By Paul Rodger
This month saw the opening of the UK’s newest theme park, Dismaland. Created by prominent street artist Banksy and over 50 international artists – including Damien Hirst – the family theme park ‘unsuitable for young children’ invites people into a refreshing entertainment spectacle.
Opened in a dilapidated lido in the rundown town of Weston super-Mare in South West England, the park exhibits 3D creations, each positing their own brazen and ridiculing socio-political statements. Renderings include miniature city sets – depicting rioting and police brutality, to an overturned fibreglass Cinderella carriage, lit up by the blinding white light of paparazzi flashguns; a clear allusion to the controversial and sensitive death of the late Princess Diana. Elsewhere, at the entrance to the park, grave-faced security guards mockingly impede and check and question visitors as they pass through fake airport-style security. There’s also a water feature; an RC boat pond with toy sized vessels filled with model figurines of asylum seekers. All very perplexing to any oblivious punter expecting benignly conventional weekend-break attractions. This is a theme park like no other, with a multitude of resonating messages.
In a recent email interview, the surreptitious Banksy described his latest work as “a place where you can get your counterculture easily available over the counter. A theme park for the disenfranchised, with franchises available.” Adding that it’s “a festival of art amusements and entry level anarchism. Theme parks should have bigger themes”.
Taking stock of the dystopian, satirically decorated setting and exhibits, albeit perhaps a bit too garish and distasteful, the park serves as an antithetical cognitive when compared to the multimillion idealised fantasy playgrounds of Disneyland and Universal Studios. Raising to light prejudices, contested and hotly debated current issues, and topics that humanity largely struggle to recognise and address – often instead disregarding or ignoring – Banksy, through the platform of a park, has subversively immersed the viewer in amongst the art; surrounding people in the plethora of it and encouraging them to engage. With global issues on show, from security mania over government peddled terrorist rhetoric and forecast-esque warnings, and police heavy-handedness, to environmental degradation and rising migrant numbers, as far as the irony and awkward half-laughs go, this is a place that ridicules, stimulates the conscience and puts the visitors in the spotlight.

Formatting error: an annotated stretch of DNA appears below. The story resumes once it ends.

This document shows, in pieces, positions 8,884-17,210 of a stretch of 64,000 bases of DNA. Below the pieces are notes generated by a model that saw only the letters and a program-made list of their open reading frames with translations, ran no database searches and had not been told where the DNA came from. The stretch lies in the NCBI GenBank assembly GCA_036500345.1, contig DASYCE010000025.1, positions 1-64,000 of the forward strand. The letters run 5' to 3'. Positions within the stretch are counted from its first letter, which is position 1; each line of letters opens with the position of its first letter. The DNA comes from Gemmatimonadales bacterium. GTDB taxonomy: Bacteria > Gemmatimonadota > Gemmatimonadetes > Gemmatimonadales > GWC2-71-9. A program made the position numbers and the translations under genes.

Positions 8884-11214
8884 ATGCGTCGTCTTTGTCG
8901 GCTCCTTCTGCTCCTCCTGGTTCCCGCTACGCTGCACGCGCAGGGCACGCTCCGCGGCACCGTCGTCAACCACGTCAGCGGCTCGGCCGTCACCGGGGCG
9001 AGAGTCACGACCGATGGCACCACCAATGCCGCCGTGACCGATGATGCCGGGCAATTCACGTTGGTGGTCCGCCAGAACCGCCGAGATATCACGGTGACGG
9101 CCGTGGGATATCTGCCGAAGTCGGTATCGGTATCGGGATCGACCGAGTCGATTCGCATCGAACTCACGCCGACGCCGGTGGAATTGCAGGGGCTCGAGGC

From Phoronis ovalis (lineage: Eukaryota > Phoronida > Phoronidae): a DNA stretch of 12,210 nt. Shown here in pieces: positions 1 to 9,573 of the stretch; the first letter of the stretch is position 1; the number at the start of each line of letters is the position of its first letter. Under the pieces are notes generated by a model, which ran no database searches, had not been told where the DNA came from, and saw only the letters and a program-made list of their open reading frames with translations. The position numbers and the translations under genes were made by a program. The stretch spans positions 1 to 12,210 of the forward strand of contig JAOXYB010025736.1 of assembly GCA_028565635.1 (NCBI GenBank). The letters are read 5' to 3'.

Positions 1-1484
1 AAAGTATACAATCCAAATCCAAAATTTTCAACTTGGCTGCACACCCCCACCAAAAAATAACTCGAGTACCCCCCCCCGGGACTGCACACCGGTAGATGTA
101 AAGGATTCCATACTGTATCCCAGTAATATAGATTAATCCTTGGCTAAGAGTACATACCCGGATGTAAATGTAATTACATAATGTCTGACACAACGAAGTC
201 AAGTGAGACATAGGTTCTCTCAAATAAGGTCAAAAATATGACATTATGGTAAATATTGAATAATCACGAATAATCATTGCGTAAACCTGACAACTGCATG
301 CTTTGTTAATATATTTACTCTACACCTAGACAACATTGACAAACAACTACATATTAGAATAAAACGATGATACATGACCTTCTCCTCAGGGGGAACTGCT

Having been often criticised for his blatant messages and utilisation of the medium of graffiti, which many consider pointblank as incontrovertible vandalism, it is the simplicity of Banksy’s aesthetic and style that truly brings his work together and gives it significance. Having risen to popularity through his original stencilled black and white street spray-paintings, and the fact his identity is unknown, detach the viewers’ attention from the conventional multiplicity of interpretations and the obsessiveness with the man behind the work, and instead let his statements seep out from the basic depictions. After all, art is all about expression and the perceived aesthetic appreciation or emotional response it causes. Like Banksy’s work or not, it is no different in essence, and as embedded and trivialised as it is in popular culture, the quality and worth of his work shouldn’t be flippantly overlooked, as it continues – as of recently now in 3D form – to mirror the murky and unpleasant crevices of our disjointed society and economic and political systems.
Running until the 27th September, with a modest entry fee of £3, whether you’re interested in pocket money loans at a fiercely competitive 5000% APR, or want to hook rubber ducks from their oily pond, Dismaland is far from an attraction of thrill infusing rides and rollercoasters, but taking a more sobering trip into a microcosm of our 21st century UK is one which might just make the stiff sea breeze and the perpetual seagull shrieking worth the bother.